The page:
I'll run those in advanceFox 36 Fit 4 Performance Elite-Gabelat 70 psi (within recommended range) without token. I have the HSC wide open and +2 clicks from LSC. Rebound is close to recommended values ​​with LSR at 9/15 and HSR at 8/9. The fork setup seems pretty good as I generally use about 90% travel but hit rock bottom on a fast rough run or during a hard G-out.

(Video) Rocky Mountain Instinct Review - The Beta Tests


Given this bike's "trail" nickname, Rocky Mountain did a great job of finding a comfortable, versatile range of geometry for the Instinct that keeps up with modern trends—and is adjustable in two ways. The 2021 Instinct features Rocky Mountain's Ride 9 chip, which changes the bike's geometry and shock rate, and a chainstay flip chip, which shortens/lengthens the rear end by 10mm.

In fully slack mode (pos. 1), the Instinct's reach is 456mm, the head angle is 65.1°, the seat angle is 76.1° and the bottom bracket has a drop of 43mm. In the steepest mode (pos. 9), the reach increases to 468 mm, the head angle steepens to 66.2°, the seat mast tilts by up to 77.2° and the bottom bracket drops significantly to 28 mm.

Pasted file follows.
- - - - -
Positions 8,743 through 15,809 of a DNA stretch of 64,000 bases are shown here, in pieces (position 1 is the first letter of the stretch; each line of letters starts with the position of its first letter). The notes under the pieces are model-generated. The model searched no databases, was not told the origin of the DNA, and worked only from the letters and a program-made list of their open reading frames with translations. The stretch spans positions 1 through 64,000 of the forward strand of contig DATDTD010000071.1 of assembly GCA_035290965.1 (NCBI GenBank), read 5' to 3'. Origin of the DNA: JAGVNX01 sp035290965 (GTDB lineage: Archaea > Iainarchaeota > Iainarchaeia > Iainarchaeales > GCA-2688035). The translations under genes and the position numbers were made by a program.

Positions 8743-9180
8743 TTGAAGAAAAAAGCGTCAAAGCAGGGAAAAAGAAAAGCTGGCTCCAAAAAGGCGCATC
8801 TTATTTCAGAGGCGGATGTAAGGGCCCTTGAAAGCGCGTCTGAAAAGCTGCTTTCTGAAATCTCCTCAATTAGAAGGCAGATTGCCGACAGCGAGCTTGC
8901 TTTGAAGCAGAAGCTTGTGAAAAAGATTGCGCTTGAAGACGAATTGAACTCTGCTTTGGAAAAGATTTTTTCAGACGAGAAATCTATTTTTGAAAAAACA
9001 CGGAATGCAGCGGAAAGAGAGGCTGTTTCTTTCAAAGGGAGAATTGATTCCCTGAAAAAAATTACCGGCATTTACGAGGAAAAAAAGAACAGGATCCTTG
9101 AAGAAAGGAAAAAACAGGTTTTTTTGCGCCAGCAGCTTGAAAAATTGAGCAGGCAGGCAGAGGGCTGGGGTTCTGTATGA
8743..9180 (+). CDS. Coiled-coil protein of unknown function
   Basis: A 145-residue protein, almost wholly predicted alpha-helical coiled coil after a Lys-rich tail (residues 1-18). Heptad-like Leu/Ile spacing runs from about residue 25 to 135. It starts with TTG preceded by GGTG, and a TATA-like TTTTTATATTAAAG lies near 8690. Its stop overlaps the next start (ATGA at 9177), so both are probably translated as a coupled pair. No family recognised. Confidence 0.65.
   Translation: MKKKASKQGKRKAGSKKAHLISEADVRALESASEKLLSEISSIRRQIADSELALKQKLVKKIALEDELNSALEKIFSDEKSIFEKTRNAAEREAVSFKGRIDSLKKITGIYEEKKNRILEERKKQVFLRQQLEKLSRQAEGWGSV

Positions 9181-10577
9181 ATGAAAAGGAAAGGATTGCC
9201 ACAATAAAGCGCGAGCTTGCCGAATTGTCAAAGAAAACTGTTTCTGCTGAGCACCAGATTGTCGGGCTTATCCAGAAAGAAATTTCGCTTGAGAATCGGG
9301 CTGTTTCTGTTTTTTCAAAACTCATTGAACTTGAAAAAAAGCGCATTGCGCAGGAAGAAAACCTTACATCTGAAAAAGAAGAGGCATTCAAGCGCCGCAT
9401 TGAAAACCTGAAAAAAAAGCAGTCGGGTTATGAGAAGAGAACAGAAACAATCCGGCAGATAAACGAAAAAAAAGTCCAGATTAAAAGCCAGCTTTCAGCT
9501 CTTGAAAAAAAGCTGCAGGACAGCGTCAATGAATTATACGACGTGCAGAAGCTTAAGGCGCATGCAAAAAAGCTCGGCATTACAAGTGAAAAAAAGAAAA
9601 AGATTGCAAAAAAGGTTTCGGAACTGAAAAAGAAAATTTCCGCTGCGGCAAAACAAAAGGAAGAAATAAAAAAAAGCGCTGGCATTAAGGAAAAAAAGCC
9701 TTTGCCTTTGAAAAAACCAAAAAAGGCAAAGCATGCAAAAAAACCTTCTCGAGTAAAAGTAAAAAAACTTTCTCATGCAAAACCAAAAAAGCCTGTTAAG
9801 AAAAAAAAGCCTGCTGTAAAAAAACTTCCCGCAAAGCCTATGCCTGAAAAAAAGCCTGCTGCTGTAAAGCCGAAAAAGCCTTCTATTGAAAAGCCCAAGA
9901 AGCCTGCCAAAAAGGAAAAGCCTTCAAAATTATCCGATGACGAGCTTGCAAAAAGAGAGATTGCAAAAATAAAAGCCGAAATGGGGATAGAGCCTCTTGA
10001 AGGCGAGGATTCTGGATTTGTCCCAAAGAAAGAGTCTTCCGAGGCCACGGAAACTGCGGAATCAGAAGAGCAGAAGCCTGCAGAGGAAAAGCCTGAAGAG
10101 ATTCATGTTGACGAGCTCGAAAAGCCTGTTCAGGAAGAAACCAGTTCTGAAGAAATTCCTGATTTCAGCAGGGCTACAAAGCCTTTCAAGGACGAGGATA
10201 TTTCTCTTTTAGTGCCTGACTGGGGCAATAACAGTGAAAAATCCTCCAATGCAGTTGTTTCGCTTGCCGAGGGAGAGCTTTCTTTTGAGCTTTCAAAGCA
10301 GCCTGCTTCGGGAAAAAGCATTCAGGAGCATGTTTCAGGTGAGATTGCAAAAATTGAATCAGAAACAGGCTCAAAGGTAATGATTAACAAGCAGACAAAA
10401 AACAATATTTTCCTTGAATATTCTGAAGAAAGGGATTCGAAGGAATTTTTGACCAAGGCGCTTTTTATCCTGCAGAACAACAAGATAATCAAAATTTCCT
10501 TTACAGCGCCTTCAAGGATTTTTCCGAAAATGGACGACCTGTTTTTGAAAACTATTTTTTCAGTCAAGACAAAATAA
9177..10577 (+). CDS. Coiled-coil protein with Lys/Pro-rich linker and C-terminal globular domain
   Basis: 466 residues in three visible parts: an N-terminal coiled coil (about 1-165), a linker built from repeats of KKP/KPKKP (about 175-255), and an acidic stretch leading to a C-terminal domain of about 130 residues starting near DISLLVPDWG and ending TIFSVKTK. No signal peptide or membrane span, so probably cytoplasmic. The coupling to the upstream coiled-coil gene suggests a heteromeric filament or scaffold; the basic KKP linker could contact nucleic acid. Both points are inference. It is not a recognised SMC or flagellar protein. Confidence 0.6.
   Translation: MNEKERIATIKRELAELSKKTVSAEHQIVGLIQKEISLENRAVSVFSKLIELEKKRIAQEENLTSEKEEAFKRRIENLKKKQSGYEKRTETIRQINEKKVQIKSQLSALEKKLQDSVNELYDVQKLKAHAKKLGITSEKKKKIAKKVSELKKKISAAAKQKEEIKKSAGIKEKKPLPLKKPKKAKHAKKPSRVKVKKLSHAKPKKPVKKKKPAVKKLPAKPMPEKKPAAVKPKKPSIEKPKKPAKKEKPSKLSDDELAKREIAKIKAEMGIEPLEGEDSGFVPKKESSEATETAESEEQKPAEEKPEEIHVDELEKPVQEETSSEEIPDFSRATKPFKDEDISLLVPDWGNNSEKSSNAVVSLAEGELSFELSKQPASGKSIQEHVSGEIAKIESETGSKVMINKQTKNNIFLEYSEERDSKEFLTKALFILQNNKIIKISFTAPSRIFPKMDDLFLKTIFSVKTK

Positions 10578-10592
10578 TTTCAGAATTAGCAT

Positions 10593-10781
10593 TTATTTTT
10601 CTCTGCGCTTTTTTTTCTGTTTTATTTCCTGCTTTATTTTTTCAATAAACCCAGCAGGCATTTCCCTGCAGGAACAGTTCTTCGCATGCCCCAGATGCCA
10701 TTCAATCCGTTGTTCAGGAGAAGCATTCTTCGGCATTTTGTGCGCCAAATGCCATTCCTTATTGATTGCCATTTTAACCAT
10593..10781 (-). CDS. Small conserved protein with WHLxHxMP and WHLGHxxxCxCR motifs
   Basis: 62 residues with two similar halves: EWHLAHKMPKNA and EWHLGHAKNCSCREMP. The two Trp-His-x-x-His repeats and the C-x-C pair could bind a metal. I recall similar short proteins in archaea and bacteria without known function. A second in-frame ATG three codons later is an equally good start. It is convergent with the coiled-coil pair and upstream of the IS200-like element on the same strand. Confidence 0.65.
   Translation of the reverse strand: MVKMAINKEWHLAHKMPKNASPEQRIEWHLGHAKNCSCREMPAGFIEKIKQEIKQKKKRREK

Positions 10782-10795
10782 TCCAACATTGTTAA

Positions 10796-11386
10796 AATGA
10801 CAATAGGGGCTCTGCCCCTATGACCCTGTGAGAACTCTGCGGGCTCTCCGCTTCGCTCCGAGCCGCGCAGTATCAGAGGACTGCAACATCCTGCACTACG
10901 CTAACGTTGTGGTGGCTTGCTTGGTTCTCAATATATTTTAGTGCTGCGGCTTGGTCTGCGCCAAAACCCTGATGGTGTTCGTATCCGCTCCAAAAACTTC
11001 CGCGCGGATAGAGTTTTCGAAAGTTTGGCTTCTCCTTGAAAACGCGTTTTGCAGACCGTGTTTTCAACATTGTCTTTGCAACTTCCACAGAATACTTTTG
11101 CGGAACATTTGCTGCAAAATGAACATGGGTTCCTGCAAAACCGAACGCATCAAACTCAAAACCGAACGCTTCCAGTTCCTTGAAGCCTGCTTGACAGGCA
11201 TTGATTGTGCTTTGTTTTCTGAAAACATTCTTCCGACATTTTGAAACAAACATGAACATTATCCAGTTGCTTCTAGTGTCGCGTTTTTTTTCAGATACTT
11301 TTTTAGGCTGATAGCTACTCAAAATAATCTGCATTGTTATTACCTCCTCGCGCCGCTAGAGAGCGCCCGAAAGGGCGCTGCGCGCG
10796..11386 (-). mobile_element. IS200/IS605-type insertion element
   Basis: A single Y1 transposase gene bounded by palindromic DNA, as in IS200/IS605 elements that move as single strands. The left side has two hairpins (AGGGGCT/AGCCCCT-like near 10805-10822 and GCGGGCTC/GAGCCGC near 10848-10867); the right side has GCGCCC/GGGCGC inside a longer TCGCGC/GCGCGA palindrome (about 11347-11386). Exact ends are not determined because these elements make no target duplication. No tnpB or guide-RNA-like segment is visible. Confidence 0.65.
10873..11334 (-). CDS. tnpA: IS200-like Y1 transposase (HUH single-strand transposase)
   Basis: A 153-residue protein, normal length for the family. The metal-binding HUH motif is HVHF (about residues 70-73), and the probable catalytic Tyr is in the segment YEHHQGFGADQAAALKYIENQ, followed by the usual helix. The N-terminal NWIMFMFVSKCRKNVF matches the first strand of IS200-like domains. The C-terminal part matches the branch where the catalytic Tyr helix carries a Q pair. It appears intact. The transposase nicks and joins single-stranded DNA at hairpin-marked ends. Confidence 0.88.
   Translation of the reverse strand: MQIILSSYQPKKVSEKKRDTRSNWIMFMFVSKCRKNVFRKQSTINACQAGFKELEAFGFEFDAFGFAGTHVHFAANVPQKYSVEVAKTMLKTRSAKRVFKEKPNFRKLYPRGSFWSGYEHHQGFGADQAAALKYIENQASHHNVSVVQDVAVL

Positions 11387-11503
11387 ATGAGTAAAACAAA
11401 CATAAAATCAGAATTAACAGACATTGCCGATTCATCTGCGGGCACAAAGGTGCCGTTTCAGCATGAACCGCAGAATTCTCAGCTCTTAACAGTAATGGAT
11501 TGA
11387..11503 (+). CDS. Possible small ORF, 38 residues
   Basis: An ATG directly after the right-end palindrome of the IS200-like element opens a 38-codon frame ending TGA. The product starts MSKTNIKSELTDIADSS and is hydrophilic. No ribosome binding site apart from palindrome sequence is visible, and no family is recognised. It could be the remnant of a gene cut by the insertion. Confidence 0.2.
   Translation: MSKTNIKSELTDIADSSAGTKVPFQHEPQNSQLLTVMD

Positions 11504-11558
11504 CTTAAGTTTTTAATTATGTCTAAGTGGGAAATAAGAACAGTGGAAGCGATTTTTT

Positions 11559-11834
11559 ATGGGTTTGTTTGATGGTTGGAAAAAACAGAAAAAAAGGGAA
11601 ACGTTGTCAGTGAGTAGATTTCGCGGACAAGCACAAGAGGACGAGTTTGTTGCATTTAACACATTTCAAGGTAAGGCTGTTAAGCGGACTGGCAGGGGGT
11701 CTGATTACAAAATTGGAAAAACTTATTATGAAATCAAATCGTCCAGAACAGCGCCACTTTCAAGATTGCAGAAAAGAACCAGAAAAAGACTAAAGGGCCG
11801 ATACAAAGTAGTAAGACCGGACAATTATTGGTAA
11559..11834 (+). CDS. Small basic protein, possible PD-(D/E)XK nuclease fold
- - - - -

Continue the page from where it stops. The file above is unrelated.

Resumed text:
The rear triangle length and wheelbase of the bike only change 2mm with the Ride 9 chip, but the 10mm chainstay flip chip lets the rider play with distinctly different short and long modes. The shortest tail adjustment is 436mm and the longest is 448mm. Visit RMB's website to see the geometry specs for each Ride 9 chip position.

Driving impressions:

Speaking of geometry, I'll start my riding impressions there. I'm 5'10" and find the medium Instinct 29er very comfortable. The 456mm reach in fully slack mode feels great and gets me in a centered body position without stretching my arms out too much to whip the bike around when needed. I did most of my testing in the Instinct's most relaxed pose. 1 as that suits my steep, rough local trails.

I really like this bike when it's totally relaxed. It offers near enduro handling (especially in long mode). However, its medium travel is a very fun bike that blasts through rough trails but doesn't let you get lazy! I'd say a head angle of 65.1° is perfect for this bike - fairly slack but never heavy for technical trail riding.

While it contributes to the bike's stable ride, the Instinct's BB sits fairly low once the bike has let up. I've regularly marked cranks on low-lying obstacles, so tread carefully on rougher climbs.